Incorporating the Variety Artistes' Federation

ARC Motions

The following is a recent catalogue of the committee's motions to the Annual Representative's Conference.

2014 Joint motion

Deaf and Disabled Members' Committee, Lesbian Gay Bisexual and Transgender Committee, Minority Ethnic Members' Committee and Women's Committee (as amended)

On its website Arts Council England (ACE) states: "We will forge a new relationship with the
arts sector on issues of diversity and equality, characterised by shared discourse and the
sector taking the lead with our support.’ One of the BBC’s stated aims is to ‘advance equal
opportunities to diversify and develop our workforce and our senior leaders so that they better
reflect our audiences." Yet our stages and screens utterly fail to reflect the diversity of either the UK’s
population or the arts and creative industries’ workforce. This Annual Representative Conference deplores ACE’s refusal to promote comprehensive equality monitoring of performer employment. It is unacceptable that an organisation subject to the Public Sector Equality Duty and in receipt of large sums of public money is unable to say how many performers with particular “protected characteristics” were employed on the stages of the theatres it funds. It is also unacceptable that broadcasters fail to undertake or transparently publish on-screen equality monitoring data. How can ACE or the BBC meaningfully promote equal opportunities in the absence of this data? Conference calls on the Equity Council to develop a high profile campaign and strategy designed to secure a commitment from the Arts Councils of England, Northern Ireland and Wales, Creative Scotland, the BBC, S4C and Ofcom-licensed commercial television broadcasters to:
1 institute equality monitoring of performers and creative teams; and
2 transparently publish equality monitoring data.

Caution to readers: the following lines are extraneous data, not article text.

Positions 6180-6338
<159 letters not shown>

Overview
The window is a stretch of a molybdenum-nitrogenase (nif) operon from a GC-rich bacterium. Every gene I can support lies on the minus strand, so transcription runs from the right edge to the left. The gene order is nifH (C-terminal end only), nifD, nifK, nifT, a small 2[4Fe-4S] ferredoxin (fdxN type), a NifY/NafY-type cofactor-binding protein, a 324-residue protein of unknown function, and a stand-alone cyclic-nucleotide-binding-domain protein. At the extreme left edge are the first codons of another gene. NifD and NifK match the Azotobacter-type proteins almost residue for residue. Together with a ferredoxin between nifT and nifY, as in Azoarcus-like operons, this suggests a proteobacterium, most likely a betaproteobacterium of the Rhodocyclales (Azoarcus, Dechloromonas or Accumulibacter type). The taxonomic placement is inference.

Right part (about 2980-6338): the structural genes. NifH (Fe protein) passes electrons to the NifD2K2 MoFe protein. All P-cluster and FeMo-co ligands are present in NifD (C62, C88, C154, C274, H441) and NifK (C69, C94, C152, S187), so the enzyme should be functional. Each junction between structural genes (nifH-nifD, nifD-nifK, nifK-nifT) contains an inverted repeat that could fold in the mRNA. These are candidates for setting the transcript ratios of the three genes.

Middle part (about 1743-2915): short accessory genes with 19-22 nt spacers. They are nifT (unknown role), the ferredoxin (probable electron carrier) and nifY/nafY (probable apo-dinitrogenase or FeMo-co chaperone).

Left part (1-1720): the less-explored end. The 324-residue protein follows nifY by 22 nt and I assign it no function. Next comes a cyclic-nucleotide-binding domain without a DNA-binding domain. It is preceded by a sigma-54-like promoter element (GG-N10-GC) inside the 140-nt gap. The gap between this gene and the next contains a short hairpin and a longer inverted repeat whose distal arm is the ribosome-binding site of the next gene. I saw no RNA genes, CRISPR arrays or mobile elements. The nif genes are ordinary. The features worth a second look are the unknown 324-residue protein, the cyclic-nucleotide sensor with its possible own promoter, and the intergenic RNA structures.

Result - Supported by the ARC

To read the supporting speech click here.


This ARC notes a disturbing trend where women, and young men in some instances, have acting opportunities denied them unless they agree to go nude.  It is recognised that there might well be instances where the script dictates the actor be scantily clad but experience shows that nudity is rarely needed in the hands of a skilled director. However, it would appear many commercial enterprises are making money this way out of glossy blockbusters and so-called "art-house" productions. Equity's young members are seeing a proliferation of castings where nudity is required and many are uncomfortable and alarmed.  We owe a duty of care to our young members in an industry which can so easily exploit their vulnerability.

Actresses fear the word "actress" becoming synonymous with "tart/loose woman" again, an enormous backward step for Equity which has striven since 1930 to give our members dignity and respect. This trend for using women overtly in outwardly respectable co-productions reinforces the need to step up our campaign against the invisibility of the older female member and the denigration of our younger members as it reinforces further the portrayal of females as merely a decorative or sexual adjunct to a drama.

We call on the union to seek through FIA a full debate on this issue, to bring about a united voice to confront the industry and to include in the PACT film agreement and other collective agreement  negotiations clauses which strengthen protections  against explicit sex scenes and nudity.


This ARC commends Jennifer Siebel Newson for directing the award winning American film, Miss Representation, which explores how media misrepresentations of women have led to the under-representation of women in positions of power and influence.  This film was recently screened by the All Party Parliamentary Group on Body Image at an invited screening in the House of Commons. This ARC believes a UK version of Miss Representation should be produced to challenge the media’s portrayal of women and highlight the lack of positive female role models across all media platforms.